calculate ๐ m over ๐ e. Using this formula, we can say that
๐ m is approximately equal to two ๐ multiplied by the square root of the length of
the pendulum ๐ฟ divided by the acceleration due to gravity on the surface of the
Moon ๐ m. And ๐ e is equal to the same
expression, but this time with the gravitational acceleration on Earth ๐ e.

Looking at this expression, we can
see that many of the factors in the numerator and the denominator cancel. And we can make this even clearer
if we express the square root of ๐ฟ over ๐ as the square root of ๐ฟ over the square
root of ๐. We can now see that the factors of
two ๐ in the numerator and the denominator of this fraction cancel, as do the
factors of root ๐ฟ, which leaves us with one over the square root of ๐ m divided by
one over the square root of ๐ e.

Now, we can simplify this
expression by recognizing that weโre dividing a fraction by another fraction. This is equivalent to multiplying
the top fraction by the reciprocal of the bottom fraction. And this then simplifies to root ๐
e divided by root ๐ m.

So weโve now shown that the ratio
between the period of the pendulum on the Moon and the period of the pendulum on
Earth is approximately equal to the ratio between the square root of the
gravitational acceleration on Earth and the square root of the gravitational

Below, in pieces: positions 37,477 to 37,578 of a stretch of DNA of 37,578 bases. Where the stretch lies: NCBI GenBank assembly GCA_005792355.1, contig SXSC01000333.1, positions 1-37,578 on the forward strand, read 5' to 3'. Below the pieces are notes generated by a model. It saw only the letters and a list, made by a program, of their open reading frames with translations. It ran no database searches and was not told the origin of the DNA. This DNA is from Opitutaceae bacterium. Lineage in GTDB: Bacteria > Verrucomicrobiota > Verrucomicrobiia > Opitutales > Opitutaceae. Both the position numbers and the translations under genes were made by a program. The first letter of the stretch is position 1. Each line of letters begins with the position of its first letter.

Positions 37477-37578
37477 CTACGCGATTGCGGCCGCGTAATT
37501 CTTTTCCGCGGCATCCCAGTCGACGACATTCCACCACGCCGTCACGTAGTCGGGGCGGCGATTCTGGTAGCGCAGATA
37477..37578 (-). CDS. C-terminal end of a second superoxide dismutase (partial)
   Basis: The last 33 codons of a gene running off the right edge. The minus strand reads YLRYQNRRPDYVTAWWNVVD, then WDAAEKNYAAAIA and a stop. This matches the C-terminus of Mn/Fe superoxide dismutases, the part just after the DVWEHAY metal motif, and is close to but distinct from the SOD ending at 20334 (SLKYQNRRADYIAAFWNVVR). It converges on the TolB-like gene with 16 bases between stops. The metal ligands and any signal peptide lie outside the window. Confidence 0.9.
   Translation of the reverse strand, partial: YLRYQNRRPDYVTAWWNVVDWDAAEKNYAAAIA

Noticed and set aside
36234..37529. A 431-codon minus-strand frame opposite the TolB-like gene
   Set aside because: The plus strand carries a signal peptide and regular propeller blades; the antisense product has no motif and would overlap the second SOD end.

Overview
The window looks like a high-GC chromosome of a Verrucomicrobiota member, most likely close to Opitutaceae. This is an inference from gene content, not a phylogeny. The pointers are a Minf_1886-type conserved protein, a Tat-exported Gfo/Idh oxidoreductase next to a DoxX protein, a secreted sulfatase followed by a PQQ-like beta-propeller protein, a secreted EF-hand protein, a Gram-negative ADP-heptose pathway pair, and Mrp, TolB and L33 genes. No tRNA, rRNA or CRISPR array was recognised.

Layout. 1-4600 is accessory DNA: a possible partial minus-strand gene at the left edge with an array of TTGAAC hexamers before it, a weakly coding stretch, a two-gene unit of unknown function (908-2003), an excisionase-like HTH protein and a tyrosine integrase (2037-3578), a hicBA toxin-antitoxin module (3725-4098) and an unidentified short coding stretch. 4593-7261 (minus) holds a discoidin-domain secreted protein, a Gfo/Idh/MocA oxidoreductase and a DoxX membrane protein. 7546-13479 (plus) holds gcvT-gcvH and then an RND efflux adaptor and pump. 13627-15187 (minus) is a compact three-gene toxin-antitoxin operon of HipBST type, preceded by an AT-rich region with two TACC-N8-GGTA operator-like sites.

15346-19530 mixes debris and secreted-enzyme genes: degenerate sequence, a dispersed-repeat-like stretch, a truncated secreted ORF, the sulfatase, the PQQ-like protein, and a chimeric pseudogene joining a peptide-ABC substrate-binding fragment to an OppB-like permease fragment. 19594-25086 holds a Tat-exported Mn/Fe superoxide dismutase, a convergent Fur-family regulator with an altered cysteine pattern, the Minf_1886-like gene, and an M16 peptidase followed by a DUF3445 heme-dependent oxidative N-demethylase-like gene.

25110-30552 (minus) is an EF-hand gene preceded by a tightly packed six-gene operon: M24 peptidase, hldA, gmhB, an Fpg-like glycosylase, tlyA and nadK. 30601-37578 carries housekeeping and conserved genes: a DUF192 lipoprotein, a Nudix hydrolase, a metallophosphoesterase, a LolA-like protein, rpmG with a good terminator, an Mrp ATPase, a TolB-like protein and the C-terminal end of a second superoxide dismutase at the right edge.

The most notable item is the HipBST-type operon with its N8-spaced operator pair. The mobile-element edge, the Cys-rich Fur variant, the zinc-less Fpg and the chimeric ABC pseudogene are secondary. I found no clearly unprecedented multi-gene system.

acceleration on the Moon. We can now use this expression to
calculate the period of the pendulum on the Moon.

Letโs recall that the question
tells us the acceleration due to gravity on the surface of the Moon is 0.165 times
that on the surface of the Earth. And weโve summarized this statement
in the expression ๐ m equals 0.165 ๐ e. And we can substitute this into our
expression in order to eliminate a variable. Specifically, we can substitute
0.165 ๐ e in place of ๐ m. We can then rewrite the square root
of 0.165 ๐ e as the square root of 0.165 multiplied by the square root of ๐ e. Doing this, we can see that we can
now cancel a factor of the square root of ๐ e from the denominator and numerator of
this expression, which leaves us with one over the square root of 0.165.

All we need to do now is rearrange
this expression slightly, and we can use it to calculate ๐ m. We can do this by multiplying both
sides of the expression by ๐ e, leaving us with ๐ m, that is, the period of the
pendulum on the Moon, is approximately equal to ๐ e, the period of the pendulum on
Earth, divided by the square root of 0.165.

Since weโre told in the question
that the period of the pendulum on Earth ๐ e is 5.60 seconds, we can substitute
this into our expression to give us a value of 13.786 and so on. Because weโre dividing a time in
seconds by a dimensionless number, this means that our answer is also in
seconds. And rounding our answer to three
significant figures, we obtain a final answer of 13.8 seconds. Given that the acceleration due to
gravity on the surface of the Moon is 0.165 times that on the surface of the Earth,
then a pendulum with a period of 5.60 seconds on Earth would have a period of 13.8
seconds on the Moon.

Letโs now recap some of the key
points that weโve learned in this video. For a pendulum with a small initial
angle measured from the downward vertical position, the frequency and period depend
only on the length of the pendulum and the local gravitational acceleration. Specifically, weโve seen that the
period of a pendulum ๐ is approximately equal to two ๐ times the square root of ๐ฟ
over ๐. And the frequency ๐ is
approximately equal to one over two ๐ times the square root of ๐ฟ over ๐, where ๐ฟ
is the length of the pendulum and ๐ is the local gravitational acceleration. This is a summary of the period of
a pendulum.